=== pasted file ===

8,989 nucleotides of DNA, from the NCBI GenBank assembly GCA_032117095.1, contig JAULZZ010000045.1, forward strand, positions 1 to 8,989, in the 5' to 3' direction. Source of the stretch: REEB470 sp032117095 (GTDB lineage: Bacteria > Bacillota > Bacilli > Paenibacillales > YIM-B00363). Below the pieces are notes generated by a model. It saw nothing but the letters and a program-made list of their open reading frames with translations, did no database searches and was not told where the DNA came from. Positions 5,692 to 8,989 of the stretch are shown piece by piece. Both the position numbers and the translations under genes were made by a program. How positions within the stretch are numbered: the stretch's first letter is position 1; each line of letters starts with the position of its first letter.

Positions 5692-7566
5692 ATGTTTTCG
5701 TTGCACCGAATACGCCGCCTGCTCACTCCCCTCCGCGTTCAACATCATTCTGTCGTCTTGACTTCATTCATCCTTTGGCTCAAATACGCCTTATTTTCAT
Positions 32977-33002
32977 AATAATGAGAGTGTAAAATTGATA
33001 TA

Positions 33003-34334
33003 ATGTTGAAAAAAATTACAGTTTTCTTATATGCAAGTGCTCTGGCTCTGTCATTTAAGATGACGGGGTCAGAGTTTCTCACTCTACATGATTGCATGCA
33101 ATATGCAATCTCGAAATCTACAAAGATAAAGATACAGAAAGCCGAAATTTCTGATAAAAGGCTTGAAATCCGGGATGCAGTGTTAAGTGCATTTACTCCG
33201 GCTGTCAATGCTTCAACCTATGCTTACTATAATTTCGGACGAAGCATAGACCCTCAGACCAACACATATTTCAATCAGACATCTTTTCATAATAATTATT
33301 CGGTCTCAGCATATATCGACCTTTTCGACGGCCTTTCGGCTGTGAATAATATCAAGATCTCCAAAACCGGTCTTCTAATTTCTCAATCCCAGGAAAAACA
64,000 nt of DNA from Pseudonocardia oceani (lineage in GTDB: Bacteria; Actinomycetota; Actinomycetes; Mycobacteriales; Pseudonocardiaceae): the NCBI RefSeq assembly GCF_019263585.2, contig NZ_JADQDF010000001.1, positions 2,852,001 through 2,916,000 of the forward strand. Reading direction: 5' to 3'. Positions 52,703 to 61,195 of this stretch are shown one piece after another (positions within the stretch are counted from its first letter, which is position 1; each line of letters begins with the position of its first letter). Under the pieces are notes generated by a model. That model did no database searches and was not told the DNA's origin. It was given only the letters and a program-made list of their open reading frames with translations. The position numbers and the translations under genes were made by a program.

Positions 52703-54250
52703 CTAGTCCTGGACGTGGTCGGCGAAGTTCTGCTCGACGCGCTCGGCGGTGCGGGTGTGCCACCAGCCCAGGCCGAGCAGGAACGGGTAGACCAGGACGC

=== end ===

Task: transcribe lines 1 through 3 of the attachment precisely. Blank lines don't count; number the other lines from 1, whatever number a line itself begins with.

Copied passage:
8,989 nucleotides of DNA, from the NCBI GenBank assembly GCA_032117095.1, contig JAULZZ010000045.1, forward strand, positions 1 to 8,989, in the 5' to 3' direction. Source of the stretch: REEB470 sp032117095 (GTDB lineage: Bacteria > Bacillota > Bacilli > Paenibacillales > YIM-B00363). Below the pieces are notes generated by a model. It saw nothing but the letters and a program-made list of their open reading frames with translations, did no database searches and was not told where the DNA came from. Positions 5,692 to 8,989 of the stretch are shown piece by piece. Both the position numbers and the translations under genes were made by a program. How positions within the stretch are numbered: the stretch's first letter is position 1; each line of letters starts with the position of its first letter.

Positions 5692-7566
5692 ATGTTTTCG